Image theft Plagiarism Photography Ethics how important are they

Ethics in Photography 

The number of images captured and shared each day today is increasing rapidly. There are cameras everywhere. However, with the increasing number of photographers and photographs, there is also a rise in the ethical issues in photography. The images we see today on the internet and other sources are becoming harder to trust as they are being staged, faked, altered, or copied at an alarming rate. While ethics in media is a huge topic, and photography is just a small part of it, let us talk about the ill practices in this field that you should avoid.

Image theft Plagiarism Photography Ethics how important are they

Photo by Johannes Plenio

Plagiarism

A common unethical practice on the rise these days in the world of photography is plagiarism. Plagiarism in its simplest terms means stealing the idea of someone else to create your own work, without giving any credit to the original source. Photo plagiarism is on the rise these days. Is it okay to steal someone else’s idea that they came up with after a thorough creative process? Definitely not.  And this becomes all the more deceitful when you are not even giving credit to the source. While it is ok to take inspiration from other artists, but copying their work from every angle, perspective, color, subject, and even the composition, that it looks exactly like the one from the source is not inspiration but copying and plagiarism. Sadly, this has become a norm in the modern world, especially after the advent of social media. Photographs are plagiarized every single day and many times, the plagiarized photos become more famous than the original ones. This is highly unethical. Furthermore, why would you want to copy anyone? Don’t you want to be an original? Be a trendsetter.

Image Theft

With the advent of the internet, the same images are available to everyone and are also used widely by people without giving any acknowledgment to the source. Image theft is loud and clear in some cases, while in others, there are other means used to take someone else’s image, like altering or manipulating it a little before using it. No matter how you do it, it is image theft, which is strictly against ethics and the law. Stealing the photos captured by others or the ones that are the copyright of others, is a big no if you want to work in this industry ethically and not burn your name. You can also get sued for a lot of money for stealing other peoples work.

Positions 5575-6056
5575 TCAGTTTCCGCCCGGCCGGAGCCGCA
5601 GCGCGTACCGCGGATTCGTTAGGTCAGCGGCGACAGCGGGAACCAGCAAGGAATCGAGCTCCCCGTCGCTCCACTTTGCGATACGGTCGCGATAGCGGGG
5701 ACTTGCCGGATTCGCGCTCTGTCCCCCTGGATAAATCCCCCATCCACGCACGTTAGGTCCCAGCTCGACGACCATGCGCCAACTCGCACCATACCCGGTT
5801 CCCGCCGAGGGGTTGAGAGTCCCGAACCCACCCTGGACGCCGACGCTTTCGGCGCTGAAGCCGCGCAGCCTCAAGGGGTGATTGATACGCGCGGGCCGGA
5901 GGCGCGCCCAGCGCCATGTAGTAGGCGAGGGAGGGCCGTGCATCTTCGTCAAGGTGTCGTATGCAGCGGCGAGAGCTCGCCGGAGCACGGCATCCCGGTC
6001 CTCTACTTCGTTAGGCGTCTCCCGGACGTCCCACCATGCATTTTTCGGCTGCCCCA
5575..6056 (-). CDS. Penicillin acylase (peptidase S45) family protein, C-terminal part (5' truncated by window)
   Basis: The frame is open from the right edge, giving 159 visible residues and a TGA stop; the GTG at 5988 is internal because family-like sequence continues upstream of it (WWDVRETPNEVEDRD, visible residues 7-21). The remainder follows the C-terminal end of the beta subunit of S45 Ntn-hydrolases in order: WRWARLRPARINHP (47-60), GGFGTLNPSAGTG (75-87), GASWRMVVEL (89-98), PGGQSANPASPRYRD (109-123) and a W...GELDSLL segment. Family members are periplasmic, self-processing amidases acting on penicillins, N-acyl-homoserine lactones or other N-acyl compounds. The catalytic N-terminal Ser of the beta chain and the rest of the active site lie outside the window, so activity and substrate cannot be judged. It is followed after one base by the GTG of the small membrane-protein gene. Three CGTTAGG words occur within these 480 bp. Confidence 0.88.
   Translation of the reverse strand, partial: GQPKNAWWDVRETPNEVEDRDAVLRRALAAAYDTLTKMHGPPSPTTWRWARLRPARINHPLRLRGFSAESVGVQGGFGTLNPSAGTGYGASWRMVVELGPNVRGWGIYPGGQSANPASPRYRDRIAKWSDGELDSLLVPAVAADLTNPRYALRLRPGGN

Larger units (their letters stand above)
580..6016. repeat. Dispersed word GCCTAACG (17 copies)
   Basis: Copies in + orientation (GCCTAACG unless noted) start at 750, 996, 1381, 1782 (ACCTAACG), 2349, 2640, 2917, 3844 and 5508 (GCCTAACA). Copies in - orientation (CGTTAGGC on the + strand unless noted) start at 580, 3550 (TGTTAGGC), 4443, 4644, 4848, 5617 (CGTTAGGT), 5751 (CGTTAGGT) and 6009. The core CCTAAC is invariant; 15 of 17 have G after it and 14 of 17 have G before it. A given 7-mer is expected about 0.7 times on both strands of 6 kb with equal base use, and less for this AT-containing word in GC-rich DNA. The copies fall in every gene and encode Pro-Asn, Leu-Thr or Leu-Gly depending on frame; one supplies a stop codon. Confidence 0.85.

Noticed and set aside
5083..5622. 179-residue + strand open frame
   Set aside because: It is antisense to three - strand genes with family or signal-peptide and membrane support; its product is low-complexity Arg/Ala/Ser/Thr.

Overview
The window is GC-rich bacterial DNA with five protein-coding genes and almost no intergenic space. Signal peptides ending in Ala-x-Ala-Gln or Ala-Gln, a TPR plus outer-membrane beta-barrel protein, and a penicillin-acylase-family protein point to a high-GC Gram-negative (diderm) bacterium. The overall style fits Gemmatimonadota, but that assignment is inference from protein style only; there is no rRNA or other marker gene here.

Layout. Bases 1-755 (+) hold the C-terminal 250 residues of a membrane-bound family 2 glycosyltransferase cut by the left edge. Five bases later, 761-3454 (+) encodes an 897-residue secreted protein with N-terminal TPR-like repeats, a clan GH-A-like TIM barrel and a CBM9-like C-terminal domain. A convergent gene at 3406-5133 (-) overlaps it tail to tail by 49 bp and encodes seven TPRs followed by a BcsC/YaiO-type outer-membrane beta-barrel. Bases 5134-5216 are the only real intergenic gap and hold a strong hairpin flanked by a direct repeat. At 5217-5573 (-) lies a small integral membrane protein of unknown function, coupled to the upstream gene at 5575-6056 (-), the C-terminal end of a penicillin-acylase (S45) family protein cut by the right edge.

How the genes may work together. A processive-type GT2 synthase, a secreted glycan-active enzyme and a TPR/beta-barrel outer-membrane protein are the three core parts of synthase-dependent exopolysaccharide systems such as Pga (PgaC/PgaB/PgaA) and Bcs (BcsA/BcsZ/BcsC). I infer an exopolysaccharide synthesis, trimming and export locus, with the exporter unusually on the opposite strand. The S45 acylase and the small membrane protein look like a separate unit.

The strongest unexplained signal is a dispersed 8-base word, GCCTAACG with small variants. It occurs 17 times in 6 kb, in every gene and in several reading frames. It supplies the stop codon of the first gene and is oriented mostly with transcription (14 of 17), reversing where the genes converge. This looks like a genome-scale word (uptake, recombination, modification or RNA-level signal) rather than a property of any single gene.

Image theft Plagiarism Photography Ethics how important are they

Photo by Erwin Bosman

Photo Manipulation

Another area of ethics in photography to talk about is photo manipulation. While some protagonists of photography are of the belief that photographs should never be manipulated, even cropping should not be allowed. At the same time, there are people who manipulate photos in such a way that the whole meaning of the image changes, and so does the impact. A number of photography genres are affected by photo manipulation.

News, Reportage and Documentary: One of the most highly affected genres of photography is the news and documentary one. People manipulate images in such a negative way that the entire meaning of the photo is altered. It becomes biased towards one particular view of the situation. News reporters, war reporters, political reporters etc do this quite frequently to shape the perception of the audience.

Fashion Photography: Another genre of photography where excessive photo manipulation is used is fashion photography. From necessary retouching to changing the entire physique of the models, everything is done seamlessly these days. This breeds complexes and insecurities in people who follow these stars closely. They put these heavily photoshopped celebrities on a pedestal, who actually don’t even look like that in real life.

There are many things to discuss when it comes to ethics in photography. It is important to be as ethical as we can with our photography and photos and be a positive force in the industry. 

About the Author

Edin Chavez
Travel junkie, animal lover, troublemaker, daydreamer and a bit obsessed with my camera. Addicted to documentaries, coffee, hot sauce, and blue cheese.
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